Issue



Thermally Enhanced, Next-generation 3-D Power Packages


11/01/2005







A Heat-Management Solution

BY BRYAN ONG, S.G. CHOW, AND EDDY TANG

The ability to adequately dissipate heat is a constraint on the complexity of package architecture design, smaller footprint, and higher device operating speed and power consumption. When electrical-power-consumption-per-unit volume for a semiconductor device increases its density, the corresponding heat generated also increases. More and more packages are designed with an external heatsink, or heat slug, to enhance the heat-dissipation capability. New-generation devices’ operating frequency and higher-level large-scale integration (LSI) need back-end semiconductor manufacturing to beef up the heat management capability within an encapsulated package.

Stray and spreading resistance reduction for heat management in power-discrete semiconductor packages - such as voltage regulator modules (VRMs) - is progressing. In this case, SO-8 is used as voltage regulator/converter. The inferior thermal capability of the SO-8 package makes it necessary to parallel multiple devices; spreading the heat generated and preventing any one device from running too hot. Too many devices-in-parallel occupy printed circuit board (PCB) real estate, increasing system-level manufacturing cost, and negatively impacting the VRM overall operating efficiency.

System-level design takes board-level mounting as main measurement criteria towards achieving end-product application miniaturization. Vertical expansion - such as multiple-die stacking or package-on-package (PoP) stack - is one of the ubiquitous solutions in the market. Hot spotting may occur under high temperature in high-current power devices, since electrical current concentrates in areas around the emitter of a bipolar device. Direct die stacking may not be feasible in this case - the only viable option left is PoP.

The current design of lead and lead-free versions of SO-8 has no thermal or electrical connecting terminals on top of the package surface to link the device common source (S), gate (G), or drain (D) when being stacked. Conjoining two existing SO-8s may cause heat-containment swells between the package mold compound interface (case junction); opposing the need to achieve faster device cooling. Packaging design needs a form-factor change to deliver what the latest power devices in the market require.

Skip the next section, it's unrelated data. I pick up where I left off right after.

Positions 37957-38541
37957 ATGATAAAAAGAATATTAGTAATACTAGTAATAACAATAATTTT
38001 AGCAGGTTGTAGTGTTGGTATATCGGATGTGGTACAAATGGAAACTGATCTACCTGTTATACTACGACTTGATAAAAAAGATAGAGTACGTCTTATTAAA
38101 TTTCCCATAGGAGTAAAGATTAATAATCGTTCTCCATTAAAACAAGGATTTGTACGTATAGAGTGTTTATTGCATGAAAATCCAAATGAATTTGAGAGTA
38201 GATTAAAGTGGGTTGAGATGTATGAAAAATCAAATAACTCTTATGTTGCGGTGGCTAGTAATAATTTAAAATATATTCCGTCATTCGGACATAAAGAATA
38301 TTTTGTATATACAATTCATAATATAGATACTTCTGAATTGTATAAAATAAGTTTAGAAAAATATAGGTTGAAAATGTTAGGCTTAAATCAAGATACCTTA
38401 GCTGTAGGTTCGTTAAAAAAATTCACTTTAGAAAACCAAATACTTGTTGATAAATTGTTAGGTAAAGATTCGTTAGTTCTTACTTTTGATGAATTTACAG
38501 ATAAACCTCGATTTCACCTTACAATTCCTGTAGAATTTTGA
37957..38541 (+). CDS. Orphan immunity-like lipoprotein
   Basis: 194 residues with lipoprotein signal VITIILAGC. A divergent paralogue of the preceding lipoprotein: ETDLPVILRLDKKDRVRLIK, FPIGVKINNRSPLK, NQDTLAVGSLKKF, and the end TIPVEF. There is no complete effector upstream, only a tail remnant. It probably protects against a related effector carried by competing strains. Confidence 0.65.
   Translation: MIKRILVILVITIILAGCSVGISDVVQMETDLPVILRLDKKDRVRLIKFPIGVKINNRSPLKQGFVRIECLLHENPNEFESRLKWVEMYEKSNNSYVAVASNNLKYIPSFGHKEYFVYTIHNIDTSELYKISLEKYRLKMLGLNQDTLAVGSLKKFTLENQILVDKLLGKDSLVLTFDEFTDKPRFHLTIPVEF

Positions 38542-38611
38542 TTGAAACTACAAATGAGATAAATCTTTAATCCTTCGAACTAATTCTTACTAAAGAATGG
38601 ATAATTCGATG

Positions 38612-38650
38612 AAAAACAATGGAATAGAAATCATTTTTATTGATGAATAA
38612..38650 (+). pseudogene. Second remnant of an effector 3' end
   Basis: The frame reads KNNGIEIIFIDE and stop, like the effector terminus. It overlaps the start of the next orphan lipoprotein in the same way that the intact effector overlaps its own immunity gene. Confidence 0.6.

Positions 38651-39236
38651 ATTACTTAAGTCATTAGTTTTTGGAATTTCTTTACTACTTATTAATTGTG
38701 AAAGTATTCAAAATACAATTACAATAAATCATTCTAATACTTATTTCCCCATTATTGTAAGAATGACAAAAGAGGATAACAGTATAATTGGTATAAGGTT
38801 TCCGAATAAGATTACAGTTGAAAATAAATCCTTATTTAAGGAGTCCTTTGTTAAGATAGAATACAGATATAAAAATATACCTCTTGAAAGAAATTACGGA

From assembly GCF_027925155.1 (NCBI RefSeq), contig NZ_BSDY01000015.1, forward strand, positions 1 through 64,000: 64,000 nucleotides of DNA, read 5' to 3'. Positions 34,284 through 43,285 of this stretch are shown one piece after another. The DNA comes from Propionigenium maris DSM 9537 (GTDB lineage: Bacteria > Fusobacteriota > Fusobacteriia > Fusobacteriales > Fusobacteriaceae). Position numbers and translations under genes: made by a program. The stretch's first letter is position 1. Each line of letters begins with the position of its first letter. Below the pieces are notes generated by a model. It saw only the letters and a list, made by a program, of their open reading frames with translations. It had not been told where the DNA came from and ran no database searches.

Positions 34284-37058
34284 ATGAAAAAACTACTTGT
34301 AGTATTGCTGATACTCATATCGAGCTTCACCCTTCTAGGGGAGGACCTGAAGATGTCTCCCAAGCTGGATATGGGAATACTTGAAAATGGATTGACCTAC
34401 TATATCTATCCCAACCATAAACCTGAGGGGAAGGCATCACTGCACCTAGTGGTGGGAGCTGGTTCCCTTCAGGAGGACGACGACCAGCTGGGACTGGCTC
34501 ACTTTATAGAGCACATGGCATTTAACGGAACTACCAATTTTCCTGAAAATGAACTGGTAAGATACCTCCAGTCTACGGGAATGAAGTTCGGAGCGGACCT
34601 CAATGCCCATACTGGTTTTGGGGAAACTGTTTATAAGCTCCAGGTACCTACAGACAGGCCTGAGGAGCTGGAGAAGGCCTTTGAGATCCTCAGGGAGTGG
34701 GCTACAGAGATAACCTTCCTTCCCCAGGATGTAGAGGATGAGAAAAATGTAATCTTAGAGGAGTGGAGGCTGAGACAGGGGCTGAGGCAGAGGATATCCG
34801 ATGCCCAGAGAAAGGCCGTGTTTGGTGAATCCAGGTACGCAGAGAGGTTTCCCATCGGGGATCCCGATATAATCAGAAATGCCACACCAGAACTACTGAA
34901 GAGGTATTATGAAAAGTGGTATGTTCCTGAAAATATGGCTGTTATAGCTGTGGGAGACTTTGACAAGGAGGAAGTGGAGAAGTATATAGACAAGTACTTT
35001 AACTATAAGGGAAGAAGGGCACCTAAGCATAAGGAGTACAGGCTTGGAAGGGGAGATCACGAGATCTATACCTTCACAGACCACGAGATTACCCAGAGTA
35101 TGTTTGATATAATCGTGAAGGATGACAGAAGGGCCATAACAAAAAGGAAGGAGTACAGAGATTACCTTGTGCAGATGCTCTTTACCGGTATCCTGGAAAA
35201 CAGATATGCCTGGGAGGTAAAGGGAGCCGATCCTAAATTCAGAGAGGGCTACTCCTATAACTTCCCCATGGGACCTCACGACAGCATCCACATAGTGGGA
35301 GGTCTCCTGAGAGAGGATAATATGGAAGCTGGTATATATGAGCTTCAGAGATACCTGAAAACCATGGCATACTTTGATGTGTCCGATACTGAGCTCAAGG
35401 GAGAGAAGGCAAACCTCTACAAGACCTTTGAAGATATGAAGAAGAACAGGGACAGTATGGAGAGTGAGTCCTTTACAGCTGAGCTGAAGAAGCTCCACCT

When compared to DPAK or other derivative packages, electrical resistance of SO-8 assembly-build features is 7.2% higher than DPAK, and 68 to 72% higher than advanced-derivative power packages. An SO-8 package uses gold wire for interconnection rather than ultrasonic bond aluminum wire. Space on a SO-8 package is limited, so wires must be thin and numerous; contributing significantly to die-free package resistance (DFPR). Loop resistance and spreading resistance can be reduced using wireless interconnect. Resistance caused by lead form is eliminated by introducing a lead-free package.

SO-8 footprint has been widely adopted in metal oxide semiconductor field effect transistor (MOSFET) and insulated gate bipolar transistor (IGBT) device packaging over the last few years. MOSFET has existed for several decades, supplanting the bipolar power transistor in power-switching applications, and remains the switching device-of-choice for many applications. MOSFET on-state resistive characteristics allow it to offer lower on-state voltage drop. Clocking speed of MOSFET is much faster than IGBT.

MOSFET die packages require higher heat dissipation capability than small-outline integrated circuit (SOIC) devices that obtain faster switching capability, and reduce the propensity for thermal runaway. Copper-strap bonding, external heatsinking, and flip chip-bumping interconnect packages are among the favorable, recently introduced, drop-in design choices of enhanced SO-8 packages.

Shortcomings on board-level flexibility and design limitations prevent these packages from becoming popular replacements of standard-legacy power products. Direct-chip-attach (DCA) or flip chip-on-board (FCOB) to PCB packages will have footprint-compactibility issues whenever board size shrinks. Board I/O routing customization requires precise alignment of solder balls. Sourcing MOSFETs from different integrated device manufacturers (IDM) pose problems for outsourcing and electronics manufacturing services (EMS) companies. Some DCA chips require proprietary top metallization coating to protect active circuit layout; incurring a higher raw material cost.